Friday, February 15, 2008

Woman dies after police say she was starved by son, nephew

By Jamie Rogers E-mail submitted by E Malone

A woman authorities found starving in a Darlington home last month died Wednesday afternoon.Mary Lee Sims Terry, 62, died in a Florence hospital, Darlington County Coroner Todd Hardee said.The cause of her death remains under investigation by the Darlington County Coroner’s Office. Her body was sent to Newberry for an autopsy and the results are expected to be released today, Hardee said.When EMS officials discovered Terry in her home Jan. 29, it appeared she hadn’t eaten in 30 days, Darlington Police Capt. Danny Watson said.Terry’s son, Timothy Sims, 47, and his cousin, Les Williams, 53, both of 402 Second St. in Darlington, each are charged with two counts of abuse of a vulnerable adult, Watson said.After Terry’s death, one of the counts was upgraded to a higher statute of abuse of a vulnerable adult, which is punishable by as much as 30 years in prison, instead of just 15, Watson said.

The cousins also are charged in connection with the neglect of Terry’s 84-year-old mother, who is expected to survive, Watson said.Williams is Terry’s nephew and her mother’s great-nephew, Watson said.The two men remained in custody at the Darlington County Detention Center at press time Thursday.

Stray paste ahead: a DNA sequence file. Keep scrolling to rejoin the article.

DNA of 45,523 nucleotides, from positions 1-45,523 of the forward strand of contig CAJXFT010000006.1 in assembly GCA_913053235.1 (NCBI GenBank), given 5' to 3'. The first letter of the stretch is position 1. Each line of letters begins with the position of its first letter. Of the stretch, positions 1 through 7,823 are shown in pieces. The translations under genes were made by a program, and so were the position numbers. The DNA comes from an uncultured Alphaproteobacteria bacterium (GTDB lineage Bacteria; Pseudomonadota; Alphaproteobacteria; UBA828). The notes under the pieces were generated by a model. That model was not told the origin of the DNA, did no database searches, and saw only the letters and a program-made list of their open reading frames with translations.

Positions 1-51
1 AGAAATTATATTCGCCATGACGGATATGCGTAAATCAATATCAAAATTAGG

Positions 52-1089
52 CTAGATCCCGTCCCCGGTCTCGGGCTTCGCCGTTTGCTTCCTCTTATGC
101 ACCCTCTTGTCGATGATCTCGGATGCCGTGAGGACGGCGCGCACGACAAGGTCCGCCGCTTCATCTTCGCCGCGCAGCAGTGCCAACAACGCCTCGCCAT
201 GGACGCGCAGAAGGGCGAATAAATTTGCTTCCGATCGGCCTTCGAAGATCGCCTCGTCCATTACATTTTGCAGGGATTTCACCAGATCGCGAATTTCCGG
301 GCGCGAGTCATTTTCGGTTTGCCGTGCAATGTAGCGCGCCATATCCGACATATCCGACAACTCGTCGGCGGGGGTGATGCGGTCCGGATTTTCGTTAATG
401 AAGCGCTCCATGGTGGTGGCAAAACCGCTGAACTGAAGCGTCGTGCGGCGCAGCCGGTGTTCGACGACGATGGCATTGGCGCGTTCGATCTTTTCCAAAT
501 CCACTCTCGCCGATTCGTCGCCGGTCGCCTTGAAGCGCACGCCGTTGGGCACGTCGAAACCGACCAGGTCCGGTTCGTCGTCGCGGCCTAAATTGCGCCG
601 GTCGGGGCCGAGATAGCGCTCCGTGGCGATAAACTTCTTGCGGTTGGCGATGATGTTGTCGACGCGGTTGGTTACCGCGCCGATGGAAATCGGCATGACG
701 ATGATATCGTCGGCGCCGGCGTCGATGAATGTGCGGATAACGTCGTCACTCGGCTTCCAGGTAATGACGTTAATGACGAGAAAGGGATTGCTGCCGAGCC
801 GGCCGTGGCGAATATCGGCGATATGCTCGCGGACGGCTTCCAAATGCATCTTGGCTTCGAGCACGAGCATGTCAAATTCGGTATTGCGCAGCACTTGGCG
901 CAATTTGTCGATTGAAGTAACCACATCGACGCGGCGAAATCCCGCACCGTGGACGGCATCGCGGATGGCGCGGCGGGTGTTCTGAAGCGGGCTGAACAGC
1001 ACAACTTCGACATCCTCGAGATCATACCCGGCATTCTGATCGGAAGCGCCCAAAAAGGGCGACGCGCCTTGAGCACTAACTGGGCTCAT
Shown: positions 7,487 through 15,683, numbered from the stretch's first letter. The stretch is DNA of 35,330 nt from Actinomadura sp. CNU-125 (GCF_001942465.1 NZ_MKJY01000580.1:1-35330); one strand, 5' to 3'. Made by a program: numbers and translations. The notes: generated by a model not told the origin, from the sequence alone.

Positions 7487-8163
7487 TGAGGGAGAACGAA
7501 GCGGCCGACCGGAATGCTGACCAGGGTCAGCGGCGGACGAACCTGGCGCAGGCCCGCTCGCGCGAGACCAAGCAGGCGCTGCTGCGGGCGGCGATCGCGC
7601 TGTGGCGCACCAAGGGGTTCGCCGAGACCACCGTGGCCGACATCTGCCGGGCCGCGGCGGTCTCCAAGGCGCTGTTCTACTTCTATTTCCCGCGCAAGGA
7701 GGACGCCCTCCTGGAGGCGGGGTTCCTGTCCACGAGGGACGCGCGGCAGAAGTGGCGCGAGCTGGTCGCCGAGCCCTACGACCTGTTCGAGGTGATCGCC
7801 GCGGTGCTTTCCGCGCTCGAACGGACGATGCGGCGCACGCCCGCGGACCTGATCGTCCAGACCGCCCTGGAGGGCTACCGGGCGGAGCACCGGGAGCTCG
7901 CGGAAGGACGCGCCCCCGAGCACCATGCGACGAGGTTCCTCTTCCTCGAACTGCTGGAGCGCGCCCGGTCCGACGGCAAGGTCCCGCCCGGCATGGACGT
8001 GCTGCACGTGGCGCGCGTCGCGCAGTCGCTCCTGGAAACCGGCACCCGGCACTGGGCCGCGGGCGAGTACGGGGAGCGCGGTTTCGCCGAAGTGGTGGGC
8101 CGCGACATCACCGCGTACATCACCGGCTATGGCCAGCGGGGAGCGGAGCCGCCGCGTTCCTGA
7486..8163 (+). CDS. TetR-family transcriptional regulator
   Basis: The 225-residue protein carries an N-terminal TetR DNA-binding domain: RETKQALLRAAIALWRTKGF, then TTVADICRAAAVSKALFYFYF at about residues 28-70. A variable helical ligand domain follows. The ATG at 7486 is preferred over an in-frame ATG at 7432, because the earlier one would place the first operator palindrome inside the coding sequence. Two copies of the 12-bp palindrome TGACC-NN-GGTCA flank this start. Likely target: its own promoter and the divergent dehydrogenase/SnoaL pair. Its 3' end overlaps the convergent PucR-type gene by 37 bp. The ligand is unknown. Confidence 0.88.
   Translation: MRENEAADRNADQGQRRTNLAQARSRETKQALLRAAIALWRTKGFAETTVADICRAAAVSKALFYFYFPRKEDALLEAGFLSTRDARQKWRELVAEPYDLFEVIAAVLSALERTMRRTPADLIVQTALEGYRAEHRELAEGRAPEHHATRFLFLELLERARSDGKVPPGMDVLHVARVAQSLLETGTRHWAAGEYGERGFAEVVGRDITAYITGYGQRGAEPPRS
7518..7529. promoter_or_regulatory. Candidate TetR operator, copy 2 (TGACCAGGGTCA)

Virginia Williamson, general counsel for the S.C. Department of Social Services, said her agency handles complaints of abuse or neglect of a vulnerable adult in communities throughout the state.A vulnerable adult is defined as anyone with a mental or physical condition that renders him or her helpless and dependent on someone else for care, Williamson said.

Age doesn’t automatically make a person a vulnerable adult, Williamson said. It’s only a factor if the person can’t take care of themselves because of his or her age, she said.Last fiscal year, DSS reported serving 4,983 clients who were determined to have been abused or neglected.

There were 3,179 vulnerable adult cases reported to the agency last year, Williamson said.Anyone can report a case of abuse or neglect, Williamson said.“If someone suspects an adult is being abused or neglected, they can call the local DSS office or call local law enforcement,” she said.A DSS official will gather information from the source about the suspected victim, then visit the home to check on the adult.

“A DSS worker can’t (remove a vulnerable adult from the home) unless they get a court order. But law enforcement can take them into emergency protective custody,” Williamson said.Based on his or her needs, the victim usually is taken to a relative’s home, a hospital or a nursing home by law enforcement personnel, she said.

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